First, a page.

When Augusta “Gus” Medelman has an affair, she and her husband, Owen, leave Philadelphia for a little rural respite. A fortuitous inheritance allows them time to work — Gus is a painter and Owen is a writer — and space to depressurize. Gus’ memories are stacked with grief; her patience for Owen’s often upper-handed silence grows thin. Her father’s dementia, the death of her treasured sister Charlotte, the long-ago death of her mother, Owen’s infertility: All of it haunts the often claustrophobic farmhouse. The near past and the far weigh on Gus as she tries to take on a new project, painting portraits of dead soldiers from obituaries she’s discovered in the walls of the attic. Enter: Alison Hemmings.
Though Alison, a cheery, newly divorced British woman slightly older than Gus, is a welcome presence — and in some ways a relief — Gus suspects her of holding back. Slowly, though, they learn to trust each other, taking walks around the nearby pond, revealing their inner worlds, secrets and tumultuous pasts. But when Alison’s attractive daughter Nora comes to town and begins to fawn over Owen, their marriage is again put to the test.
It’s not giving anything away in Robin Black’s “Life Drawing” (Random House, 241 pages, $25) to say that Owen has already passed away at the beginning, and Gus narrates in hindsight. The trajectory Black casts is one of an assorted gallery of self-curated memories. And this is where Black shines. It doesn’t much matter that little happens over the course of the 200-plus pages. There’s enough fermenting tension here to make glass shatter.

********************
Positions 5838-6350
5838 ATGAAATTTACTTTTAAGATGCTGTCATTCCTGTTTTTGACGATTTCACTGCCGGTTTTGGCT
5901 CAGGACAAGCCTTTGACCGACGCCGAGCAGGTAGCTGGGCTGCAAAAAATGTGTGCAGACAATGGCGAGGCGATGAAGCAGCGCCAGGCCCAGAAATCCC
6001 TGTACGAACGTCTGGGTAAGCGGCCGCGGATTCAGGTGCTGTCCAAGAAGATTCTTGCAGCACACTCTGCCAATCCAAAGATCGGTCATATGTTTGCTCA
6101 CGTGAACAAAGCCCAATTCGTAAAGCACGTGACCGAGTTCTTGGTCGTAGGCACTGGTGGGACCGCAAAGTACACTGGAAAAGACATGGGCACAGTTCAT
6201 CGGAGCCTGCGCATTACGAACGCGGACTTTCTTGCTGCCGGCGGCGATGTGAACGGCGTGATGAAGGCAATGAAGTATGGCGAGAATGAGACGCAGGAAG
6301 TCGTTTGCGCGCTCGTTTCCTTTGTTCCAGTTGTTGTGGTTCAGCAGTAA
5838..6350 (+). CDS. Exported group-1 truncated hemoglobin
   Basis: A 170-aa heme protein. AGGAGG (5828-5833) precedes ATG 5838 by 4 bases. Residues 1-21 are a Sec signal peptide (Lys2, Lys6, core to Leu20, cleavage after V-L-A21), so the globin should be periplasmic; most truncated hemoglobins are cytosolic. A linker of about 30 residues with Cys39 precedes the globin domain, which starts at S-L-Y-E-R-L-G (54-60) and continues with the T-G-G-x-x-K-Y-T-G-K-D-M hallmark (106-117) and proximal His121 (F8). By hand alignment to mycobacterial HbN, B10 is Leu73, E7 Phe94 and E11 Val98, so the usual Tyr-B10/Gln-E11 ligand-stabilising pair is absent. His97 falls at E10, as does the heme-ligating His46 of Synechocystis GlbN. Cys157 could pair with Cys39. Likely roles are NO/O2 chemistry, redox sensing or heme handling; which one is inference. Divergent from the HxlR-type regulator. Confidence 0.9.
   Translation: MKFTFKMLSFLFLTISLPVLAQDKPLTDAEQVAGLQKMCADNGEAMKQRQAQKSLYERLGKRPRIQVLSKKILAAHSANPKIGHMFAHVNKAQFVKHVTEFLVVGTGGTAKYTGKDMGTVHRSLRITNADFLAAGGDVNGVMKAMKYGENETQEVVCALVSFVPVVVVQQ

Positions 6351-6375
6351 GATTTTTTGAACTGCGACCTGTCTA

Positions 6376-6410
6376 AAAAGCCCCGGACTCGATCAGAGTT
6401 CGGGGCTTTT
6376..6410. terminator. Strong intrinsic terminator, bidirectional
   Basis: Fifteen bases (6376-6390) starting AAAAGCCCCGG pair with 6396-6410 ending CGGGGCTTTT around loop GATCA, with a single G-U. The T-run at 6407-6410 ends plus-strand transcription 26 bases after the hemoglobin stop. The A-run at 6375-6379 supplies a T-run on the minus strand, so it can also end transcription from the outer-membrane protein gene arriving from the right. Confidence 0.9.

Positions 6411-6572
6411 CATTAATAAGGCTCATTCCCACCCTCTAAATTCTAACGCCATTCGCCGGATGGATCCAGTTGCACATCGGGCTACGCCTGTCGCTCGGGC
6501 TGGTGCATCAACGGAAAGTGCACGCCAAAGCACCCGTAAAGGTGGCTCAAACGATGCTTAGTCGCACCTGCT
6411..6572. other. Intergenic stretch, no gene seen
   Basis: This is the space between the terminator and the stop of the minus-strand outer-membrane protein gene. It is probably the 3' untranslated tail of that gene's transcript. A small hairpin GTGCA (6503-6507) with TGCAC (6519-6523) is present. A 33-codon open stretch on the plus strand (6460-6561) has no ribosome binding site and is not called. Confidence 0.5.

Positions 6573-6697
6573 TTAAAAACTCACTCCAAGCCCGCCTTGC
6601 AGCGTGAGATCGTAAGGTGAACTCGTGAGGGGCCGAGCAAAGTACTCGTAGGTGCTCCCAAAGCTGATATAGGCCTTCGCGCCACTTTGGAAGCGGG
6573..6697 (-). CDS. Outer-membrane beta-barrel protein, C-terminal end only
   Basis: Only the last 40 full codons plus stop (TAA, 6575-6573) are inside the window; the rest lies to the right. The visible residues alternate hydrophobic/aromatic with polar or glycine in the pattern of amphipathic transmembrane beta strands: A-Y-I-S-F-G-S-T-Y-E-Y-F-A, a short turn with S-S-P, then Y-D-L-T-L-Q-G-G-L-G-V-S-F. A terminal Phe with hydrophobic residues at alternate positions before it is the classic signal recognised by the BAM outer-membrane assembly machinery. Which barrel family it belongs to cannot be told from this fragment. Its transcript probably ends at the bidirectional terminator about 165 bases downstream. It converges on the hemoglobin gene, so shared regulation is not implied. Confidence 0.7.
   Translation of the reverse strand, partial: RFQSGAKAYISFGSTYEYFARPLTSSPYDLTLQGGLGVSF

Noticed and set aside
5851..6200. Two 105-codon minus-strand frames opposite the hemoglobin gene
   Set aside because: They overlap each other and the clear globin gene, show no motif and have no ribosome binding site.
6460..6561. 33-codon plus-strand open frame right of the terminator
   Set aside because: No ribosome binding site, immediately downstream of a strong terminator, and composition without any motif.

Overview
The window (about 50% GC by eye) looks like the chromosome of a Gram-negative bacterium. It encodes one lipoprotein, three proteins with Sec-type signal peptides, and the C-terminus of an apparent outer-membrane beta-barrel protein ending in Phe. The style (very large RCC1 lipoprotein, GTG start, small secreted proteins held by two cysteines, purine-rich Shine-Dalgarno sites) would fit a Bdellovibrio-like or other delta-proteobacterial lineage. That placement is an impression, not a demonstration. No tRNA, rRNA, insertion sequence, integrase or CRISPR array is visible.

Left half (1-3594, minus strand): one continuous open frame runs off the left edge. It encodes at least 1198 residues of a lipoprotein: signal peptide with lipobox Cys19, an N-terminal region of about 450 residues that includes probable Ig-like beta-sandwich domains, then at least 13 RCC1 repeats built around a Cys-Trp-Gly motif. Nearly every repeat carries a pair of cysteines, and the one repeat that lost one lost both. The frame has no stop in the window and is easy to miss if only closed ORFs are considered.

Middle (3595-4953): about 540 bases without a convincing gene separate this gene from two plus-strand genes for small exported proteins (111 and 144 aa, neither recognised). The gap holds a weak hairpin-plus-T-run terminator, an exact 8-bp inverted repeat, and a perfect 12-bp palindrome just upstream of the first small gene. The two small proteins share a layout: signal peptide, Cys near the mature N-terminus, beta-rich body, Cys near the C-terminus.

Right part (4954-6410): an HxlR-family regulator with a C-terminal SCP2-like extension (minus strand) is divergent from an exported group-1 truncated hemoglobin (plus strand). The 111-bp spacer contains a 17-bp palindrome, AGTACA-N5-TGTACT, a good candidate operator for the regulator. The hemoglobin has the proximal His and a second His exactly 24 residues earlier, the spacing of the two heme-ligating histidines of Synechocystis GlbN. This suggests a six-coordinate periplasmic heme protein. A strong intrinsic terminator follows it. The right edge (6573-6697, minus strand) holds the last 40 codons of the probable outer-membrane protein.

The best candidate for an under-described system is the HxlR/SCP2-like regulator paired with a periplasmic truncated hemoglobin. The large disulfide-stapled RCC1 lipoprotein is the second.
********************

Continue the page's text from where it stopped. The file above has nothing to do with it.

Owen, who veers dangerously close to a broody cliché, “imagines that his prose has wandered to a distant acre of our universe, curled up and died.” Gus can’t talk about her new project for fear of upsetting Owen. The air is further compressed when Laine, her former student and the daughter of her ex-lover, comes for a visit. Owen is furious, and his distrust rekindles.
As in her story collection, “If I Loved You, I Would Tell You This,” Black’s prose is precise, direct, quietly poetic and reflective. Which is why the novel’s rush to a melodramatic halt is somewhat disappointing. It doesn’t spoil the whole book, though. The first 50 pages are particularly thrilling, full of keen observations. Gus brims with endless proverbs; she’s part pseudo-Buddhist philosopher, part poet of ever-crackling interior. Though “Life Drawing” is a bit uneven, its passionate investigations of the pains of betrayal are intoxicating, and it’s clear that Black has some unfinished business in the novel department.
Josh Cook is the editor at large of Minneapolis-based Thirty Two Magazine.